Despite how common miscarriage is, those who go through it often find it to be a painfully isolating experience. It frequently happens before the expectant mum or couple have told friends or family—or even their other children.
“What compounds a grief and an anguish is the silencing and shadowy nature of it,” says Julia Bueno, a London-based therapist and mother whose new book, The Brink of Being: Talking About Miscarriage, released in May.
That “silencing and shadowy nature” can make it difficult for parents who experience a miscarriage to talk about it with their own kids, who may or may not have even known about the pregnancy. And because each miscarriage experience is so unique to the individual, there is no true formula for how to talk to your kids about it.
In general, though, Bueno encourages an open, ongoing and age-appropriate dialogue between parents and their kids.
Finding the right words
How you talk to your children about a miscarriage will vary depending on both their age and emotional maturity. For younger children, you’ll probably want to be low on physical details and medical terminology and keep your explanations simple. You might use an analogy, such as how when you plant a seed, it doesn’t always grow into a full plant.
“It might not be appropriate to sit a two-year-old down and go into great detail,” Bueno says. “But even when kids don’t have the language, they can understand and get the gist of something.”
For older kids, you can give a more thorough explanation and be ready to answer any questions they have. Make sure they understand that they don’t need to worry about your health, that these things simply happen sometimes and no one really knows why. If you’re a family of faith, that may factor in to the way you talk to your kids about the miscarriage.
Because kids have a way of blaming themselves when they’re not sure who is at fault, make sure they understand this did not happen because of anything they did. Explain that you may seem sad—because you are—but that it’s just because you’re missing the baby.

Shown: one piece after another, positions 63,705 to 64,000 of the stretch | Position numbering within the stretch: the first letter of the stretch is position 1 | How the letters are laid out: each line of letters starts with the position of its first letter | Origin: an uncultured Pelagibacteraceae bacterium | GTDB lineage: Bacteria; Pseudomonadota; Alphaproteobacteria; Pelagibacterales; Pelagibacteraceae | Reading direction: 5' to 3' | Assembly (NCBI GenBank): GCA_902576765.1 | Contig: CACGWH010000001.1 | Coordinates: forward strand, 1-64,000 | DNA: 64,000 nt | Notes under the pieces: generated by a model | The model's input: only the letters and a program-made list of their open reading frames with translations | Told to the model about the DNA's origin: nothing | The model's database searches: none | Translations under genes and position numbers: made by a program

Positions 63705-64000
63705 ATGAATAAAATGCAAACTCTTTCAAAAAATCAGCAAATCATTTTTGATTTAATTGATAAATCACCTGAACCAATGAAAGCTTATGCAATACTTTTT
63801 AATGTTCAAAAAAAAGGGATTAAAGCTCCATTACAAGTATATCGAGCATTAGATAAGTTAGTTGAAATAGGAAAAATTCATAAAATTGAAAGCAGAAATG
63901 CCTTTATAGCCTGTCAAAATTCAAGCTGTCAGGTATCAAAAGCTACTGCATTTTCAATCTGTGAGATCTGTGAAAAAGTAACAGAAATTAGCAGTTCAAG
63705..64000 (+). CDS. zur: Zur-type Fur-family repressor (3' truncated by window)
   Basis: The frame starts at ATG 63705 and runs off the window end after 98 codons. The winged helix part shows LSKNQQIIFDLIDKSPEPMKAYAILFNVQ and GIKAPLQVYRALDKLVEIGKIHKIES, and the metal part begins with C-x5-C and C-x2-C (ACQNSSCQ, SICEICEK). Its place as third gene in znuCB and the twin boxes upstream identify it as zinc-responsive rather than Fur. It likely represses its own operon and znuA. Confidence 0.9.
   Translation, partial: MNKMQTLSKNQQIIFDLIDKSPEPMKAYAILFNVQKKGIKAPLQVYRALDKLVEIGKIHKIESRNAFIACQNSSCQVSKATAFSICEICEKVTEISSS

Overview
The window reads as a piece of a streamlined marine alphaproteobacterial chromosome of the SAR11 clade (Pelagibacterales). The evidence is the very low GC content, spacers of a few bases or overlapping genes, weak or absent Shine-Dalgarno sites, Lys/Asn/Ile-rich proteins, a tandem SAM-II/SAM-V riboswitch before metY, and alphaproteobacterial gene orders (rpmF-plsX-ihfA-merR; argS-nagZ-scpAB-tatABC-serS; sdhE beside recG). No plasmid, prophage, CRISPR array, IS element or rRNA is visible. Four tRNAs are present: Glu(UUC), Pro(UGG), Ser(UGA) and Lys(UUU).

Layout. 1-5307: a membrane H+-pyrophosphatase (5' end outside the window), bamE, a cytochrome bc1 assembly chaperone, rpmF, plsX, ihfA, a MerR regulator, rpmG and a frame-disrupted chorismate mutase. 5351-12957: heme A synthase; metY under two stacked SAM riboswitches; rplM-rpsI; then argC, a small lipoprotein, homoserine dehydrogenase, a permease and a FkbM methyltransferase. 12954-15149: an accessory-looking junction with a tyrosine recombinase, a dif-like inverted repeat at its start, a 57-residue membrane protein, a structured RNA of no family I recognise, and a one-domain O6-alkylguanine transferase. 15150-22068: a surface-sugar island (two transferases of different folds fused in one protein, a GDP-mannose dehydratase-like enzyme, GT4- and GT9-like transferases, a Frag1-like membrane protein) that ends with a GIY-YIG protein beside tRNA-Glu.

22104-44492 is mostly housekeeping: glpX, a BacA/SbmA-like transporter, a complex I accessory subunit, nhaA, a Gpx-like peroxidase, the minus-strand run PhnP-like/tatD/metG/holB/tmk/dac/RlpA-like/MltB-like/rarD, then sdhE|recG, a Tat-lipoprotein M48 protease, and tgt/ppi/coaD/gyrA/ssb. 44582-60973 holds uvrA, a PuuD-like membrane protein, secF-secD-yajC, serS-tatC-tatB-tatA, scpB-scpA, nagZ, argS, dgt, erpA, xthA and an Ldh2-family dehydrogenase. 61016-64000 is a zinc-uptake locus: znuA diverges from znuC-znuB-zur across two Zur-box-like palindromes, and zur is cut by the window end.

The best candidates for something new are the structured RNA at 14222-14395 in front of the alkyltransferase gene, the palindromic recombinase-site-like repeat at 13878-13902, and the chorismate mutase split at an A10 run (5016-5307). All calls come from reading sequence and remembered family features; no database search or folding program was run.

If they didn’t know about the pregnancy
Couples often keep the news of a pregnancy to themselves or a small circle of close family and friends in the early weeks. They may not want to tell many people, including their children, until later in the pregnancy when it seems safer.
But even if you hadn’t told your kids about the pregnancy before the miscarriage, chances are good that they’re picking up on the fact that something is going on. Whether you choose to tell them now or not is a personal decision; but either way, you should acknowledge your own sadness in some way.
“Don’t underestimate our child’s ability to suss out that something’s wrong even when we think they might not,” Bueno says. “When we’re little creatures, we kind of pick up on the vibe of what’s going on with mum and dad.”
Bueno says she considers miscarriages to be part of the family’s story and that parents shouldn’t be afraid to be open and talk with their kids about what happened, even after the fact. “For me, I absolutely couldn’t hide it because it’s such a part of my narrative and what makes me, ‘me,’” she says.
They may grieve, too
Your child might want to comfort you, and they might also be grieving their own loss of a potential sibling. Be sure to check in with your child periodically to see how they’re feeling and if they need to talk about it.
Bueno’s oldest son was nearly 7 before her second son was born; in between, she’d experienced three miscarriages, all of which he knew about.
“We couldn’t fix it for him,” she says. “But we gave him the space to air that, and I would check in with him ... and I would have those conversations with him.”
Kids who are born after a miscarriage may also have mixed feelings about how they came to be born that are important to acknowledge. Both of Bueno’s sons were conceived after miscarriages, and she says, “there’s a paradox there because they have both kind of mused out loud, ‘Would we be here if they had lived?’ It’s a puzzle that there’s no answer to.”
Consider a family ritual
Grief is an ongoing and individual process that might never end with true “closure.” But engaging in some sort of activity as a family as a way to say goodbye may be helpful for both the parents and the kids. You might plant a tree together, for example, or a memorial garden.
“For lots of grieving couples, creating a ritual or, if there is a body to bury, having a funeral caps the relationship you had with your unborn,” Bueno says. “It is a symbolic gesture, a transition between what was and what now is.”
Keep the conversation going
Bueno says this should not be a one-and-done conversation, but rather an element of the family’s story that remains an open topic that can be discussed from time to time, as needed or as it comes up.
“You know your kid better than anybody else,” Bueno says. “It’s about attunement and giving them opportunities to speak, checking with them on how they feel, taking their cue and keeping that conversation open.”
As a result, we may be able raise a generation that is more open and compassionate about the topic of pregnancy loss as they enter their own adulthood.